Fondest memory: On the first day of our visit to the temples of Angkor we encountered a clan of monkeys on the road between Angkor Wat and Angkor Thom. Our tuk tuk driver pulled over to the side of the road to allow us to check them out. The monkeys were obviously used to people. They were friendly and permitted us to get rather close. They were eating bananas and there were babies hanging off their mothers and playing with each other. It was my first encounter with wild monkeys so it was truly a special treat! Keep your eye out for the monkeys during your visit to Angkor.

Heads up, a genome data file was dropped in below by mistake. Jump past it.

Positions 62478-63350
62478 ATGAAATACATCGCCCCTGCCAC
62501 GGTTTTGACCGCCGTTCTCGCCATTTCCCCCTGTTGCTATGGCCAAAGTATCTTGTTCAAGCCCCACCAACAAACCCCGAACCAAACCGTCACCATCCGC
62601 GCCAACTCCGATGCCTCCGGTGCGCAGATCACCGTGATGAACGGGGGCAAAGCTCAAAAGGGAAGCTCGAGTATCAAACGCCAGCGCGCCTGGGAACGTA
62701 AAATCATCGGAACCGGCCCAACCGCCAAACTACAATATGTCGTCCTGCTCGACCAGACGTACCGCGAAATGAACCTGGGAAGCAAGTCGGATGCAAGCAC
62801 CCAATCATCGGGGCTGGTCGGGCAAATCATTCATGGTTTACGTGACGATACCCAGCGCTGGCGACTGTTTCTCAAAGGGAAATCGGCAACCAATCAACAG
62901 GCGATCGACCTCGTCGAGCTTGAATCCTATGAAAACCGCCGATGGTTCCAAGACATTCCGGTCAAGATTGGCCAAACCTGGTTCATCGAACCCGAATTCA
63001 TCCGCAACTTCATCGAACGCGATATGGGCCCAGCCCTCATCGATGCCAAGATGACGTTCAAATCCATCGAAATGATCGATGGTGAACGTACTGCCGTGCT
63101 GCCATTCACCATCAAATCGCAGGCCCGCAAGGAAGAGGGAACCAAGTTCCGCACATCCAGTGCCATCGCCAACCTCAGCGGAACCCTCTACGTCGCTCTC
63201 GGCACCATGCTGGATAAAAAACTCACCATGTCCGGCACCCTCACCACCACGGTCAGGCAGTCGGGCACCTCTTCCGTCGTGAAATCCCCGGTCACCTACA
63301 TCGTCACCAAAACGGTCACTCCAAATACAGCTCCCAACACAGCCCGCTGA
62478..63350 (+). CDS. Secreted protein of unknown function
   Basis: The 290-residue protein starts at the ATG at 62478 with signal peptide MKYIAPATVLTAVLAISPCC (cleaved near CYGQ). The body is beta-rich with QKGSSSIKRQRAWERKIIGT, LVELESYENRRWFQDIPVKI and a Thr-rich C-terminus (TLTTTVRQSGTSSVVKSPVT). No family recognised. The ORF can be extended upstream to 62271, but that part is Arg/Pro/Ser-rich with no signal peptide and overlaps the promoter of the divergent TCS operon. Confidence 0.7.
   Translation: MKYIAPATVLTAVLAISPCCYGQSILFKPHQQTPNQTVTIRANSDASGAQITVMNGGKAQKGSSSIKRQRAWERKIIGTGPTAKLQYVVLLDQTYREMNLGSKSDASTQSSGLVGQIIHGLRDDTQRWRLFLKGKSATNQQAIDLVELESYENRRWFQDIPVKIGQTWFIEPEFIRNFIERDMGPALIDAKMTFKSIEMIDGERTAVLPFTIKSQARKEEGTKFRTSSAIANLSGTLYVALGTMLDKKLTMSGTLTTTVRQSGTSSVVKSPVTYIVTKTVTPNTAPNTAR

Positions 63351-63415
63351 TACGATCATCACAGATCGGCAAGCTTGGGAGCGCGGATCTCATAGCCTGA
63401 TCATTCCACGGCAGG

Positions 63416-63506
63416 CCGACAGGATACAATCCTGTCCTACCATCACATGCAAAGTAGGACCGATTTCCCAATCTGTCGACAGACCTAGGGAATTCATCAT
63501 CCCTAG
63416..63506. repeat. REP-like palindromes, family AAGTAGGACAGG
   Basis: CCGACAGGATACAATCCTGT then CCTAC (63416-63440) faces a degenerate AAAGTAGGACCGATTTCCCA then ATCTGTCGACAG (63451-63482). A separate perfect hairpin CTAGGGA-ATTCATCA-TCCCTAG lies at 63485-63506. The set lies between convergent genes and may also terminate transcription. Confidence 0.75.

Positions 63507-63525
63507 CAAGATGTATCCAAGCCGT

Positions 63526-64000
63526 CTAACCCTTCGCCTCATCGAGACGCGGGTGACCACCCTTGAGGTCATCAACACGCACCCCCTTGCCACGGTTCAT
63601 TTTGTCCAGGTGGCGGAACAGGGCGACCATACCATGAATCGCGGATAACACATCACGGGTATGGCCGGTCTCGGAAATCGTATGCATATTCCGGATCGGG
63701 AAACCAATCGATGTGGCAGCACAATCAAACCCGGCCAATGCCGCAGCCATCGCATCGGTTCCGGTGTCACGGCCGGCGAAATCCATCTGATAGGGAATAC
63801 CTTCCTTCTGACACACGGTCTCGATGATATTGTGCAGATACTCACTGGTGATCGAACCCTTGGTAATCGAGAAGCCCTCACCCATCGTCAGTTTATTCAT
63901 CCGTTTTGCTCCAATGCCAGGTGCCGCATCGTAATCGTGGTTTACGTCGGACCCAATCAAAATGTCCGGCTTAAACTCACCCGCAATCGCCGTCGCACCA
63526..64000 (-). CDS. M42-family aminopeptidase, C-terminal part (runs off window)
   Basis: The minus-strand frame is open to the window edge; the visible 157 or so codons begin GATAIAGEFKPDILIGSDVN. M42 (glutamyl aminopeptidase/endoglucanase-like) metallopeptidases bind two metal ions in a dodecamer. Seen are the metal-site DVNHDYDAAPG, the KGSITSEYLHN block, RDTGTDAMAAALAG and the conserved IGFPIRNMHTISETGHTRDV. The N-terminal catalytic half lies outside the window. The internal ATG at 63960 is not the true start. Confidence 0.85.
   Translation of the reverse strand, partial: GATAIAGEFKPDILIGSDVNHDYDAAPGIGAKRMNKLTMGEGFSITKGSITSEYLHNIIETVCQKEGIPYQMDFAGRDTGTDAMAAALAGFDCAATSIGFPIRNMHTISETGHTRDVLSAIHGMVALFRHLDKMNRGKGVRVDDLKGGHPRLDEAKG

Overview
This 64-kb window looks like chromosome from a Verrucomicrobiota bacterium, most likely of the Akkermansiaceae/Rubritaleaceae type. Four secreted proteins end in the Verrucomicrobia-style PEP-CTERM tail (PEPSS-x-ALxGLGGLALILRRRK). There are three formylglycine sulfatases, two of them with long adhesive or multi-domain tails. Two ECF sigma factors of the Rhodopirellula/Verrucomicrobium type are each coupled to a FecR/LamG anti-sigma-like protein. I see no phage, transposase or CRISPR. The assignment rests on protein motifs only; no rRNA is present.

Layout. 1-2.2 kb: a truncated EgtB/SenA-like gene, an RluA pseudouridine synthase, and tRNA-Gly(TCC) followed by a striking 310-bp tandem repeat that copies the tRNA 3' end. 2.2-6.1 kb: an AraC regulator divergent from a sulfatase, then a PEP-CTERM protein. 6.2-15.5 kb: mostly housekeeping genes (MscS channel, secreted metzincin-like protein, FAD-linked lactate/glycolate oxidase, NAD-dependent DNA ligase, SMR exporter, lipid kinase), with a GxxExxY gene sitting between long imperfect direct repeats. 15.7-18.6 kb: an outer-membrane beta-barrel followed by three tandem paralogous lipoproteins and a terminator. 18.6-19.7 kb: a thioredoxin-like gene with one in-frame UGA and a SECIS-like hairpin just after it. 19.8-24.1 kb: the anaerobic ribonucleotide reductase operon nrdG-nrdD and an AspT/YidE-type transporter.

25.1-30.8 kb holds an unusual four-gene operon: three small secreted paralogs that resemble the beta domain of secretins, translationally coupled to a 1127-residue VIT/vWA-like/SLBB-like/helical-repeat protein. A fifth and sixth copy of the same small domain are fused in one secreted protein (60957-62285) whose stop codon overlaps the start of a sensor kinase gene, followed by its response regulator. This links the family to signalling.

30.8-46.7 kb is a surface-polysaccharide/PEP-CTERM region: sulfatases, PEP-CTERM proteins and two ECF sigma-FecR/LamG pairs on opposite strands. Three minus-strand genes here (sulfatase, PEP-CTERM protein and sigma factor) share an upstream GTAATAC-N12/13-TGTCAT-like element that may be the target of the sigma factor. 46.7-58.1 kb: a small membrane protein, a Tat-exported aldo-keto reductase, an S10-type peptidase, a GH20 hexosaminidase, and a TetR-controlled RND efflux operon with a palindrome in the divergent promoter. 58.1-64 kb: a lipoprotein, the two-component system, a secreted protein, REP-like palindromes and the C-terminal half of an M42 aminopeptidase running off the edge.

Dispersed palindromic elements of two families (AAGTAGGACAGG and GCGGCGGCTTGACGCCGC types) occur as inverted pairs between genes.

Fondest memory: Although Angkor Wat and the surrounding temples are ancient, they are still active religious sites. Any temple with an existing Buddha will be adorned by the faithful. There are active monasteries throughout and you will certainly see monks and nuns attending to these sites. Additionally, monks from outside Angkor make a regular pilgrimage to these holy sites so it is not unusual to encounter theme exploring the temples along side the other tourists. The monks and nuns in residence will allow you to participate in a blessing, for a donation, which is an unique experience. When encountering a monk or nun, please ask for permission before taking a picture, as some do not wish to be photographed. Many of the visiting monks, clad in their saffron robes, are here as part of a solemn religious pilgrimage, but as we learned, all Buddhist men must serve as a monk at least once in their life so some of the monks we encountered acted more like tourists than religious pilgrims and were just as excited to take pictures of and with other tourists as we were.